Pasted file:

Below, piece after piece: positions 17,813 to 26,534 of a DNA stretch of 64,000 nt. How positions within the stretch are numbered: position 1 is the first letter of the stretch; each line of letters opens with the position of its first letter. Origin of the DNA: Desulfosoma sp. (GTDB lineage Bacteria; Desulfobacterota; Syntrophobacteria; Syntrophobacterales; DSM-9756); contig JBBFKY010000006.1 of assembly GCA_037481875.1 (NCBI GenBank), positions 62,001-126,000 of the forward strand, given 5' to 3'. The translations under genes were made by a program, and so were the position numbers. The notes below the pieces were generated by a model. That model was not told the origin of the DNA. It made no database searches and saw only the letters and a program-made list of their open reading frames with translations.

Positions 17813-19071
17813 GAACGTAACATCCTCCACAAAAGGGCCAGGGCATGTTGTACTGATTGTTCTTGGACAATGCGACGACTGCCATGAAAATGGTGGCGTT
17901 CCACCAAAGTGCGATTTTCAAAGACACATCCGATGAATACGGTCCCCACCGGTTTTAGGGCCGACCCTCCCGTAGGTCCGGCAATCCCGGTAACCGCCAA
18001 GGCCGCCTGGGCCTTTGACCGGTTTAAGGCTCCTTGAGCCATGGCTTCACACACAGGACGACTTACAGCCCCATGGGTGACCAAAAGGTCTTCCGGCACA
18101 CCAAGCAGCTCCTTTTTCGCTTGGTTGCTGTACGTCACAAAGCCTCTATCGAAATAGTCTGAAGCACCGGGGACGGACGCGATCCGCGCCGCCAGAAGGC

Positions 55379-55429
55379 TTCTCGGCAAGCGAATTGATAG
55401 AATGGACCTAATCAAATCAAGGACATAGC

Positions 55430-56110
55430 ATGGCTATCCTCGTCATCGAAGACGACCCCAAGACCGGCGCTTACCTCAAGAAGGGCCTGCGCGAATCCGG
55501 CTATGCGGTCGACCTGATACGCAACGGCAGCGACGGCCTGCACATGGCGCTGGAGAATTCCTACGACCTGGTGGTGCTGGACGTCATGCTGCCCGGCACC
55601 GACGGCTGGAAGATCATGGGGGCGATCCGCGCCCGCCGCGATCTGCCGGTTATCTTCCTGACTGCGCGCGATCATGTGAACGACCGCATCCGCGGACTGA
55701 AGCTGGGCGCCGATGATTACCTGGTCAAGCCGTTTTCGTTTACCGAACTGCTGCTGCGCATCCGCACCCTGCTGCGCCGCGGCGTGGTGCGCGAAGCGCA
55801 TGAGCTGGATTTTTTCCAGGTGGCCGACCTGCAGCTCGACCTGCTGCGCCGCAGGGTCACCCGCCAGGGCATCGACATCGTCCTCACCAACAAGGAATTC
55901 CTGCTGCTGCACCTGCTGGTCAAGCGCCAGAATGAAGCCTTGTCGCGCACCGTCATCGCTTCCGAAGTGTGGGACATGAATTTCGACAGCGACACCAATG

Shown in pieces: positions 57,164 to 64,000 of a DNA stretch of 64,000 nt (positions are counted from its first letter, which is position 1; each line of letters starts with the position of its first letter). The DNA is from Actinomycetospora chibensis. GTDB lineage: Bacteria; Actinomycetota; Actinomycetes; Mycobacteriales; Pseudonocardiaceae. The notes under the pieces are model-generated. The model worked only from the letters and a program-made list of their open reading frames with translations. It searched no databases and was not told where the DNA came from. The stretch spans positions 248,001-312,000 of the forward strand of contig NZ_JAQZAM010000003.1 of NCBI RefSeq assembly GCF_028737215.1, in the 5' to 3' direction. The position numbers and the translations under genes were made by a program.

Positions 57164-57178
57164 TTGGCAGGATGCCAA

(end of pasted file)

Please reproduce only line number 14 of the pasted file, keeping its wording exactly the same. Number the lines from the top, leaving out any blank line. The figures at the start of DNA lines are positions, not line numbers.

55701 AGCTGGGCGCCGATGATTACCTGGTCAAGCCGTTTTCGTTTACCGAACTGCTGCTGCGCATCCGCACCCTGCTGCGCCGCGGCGTGGTGCGCGAAGCGCA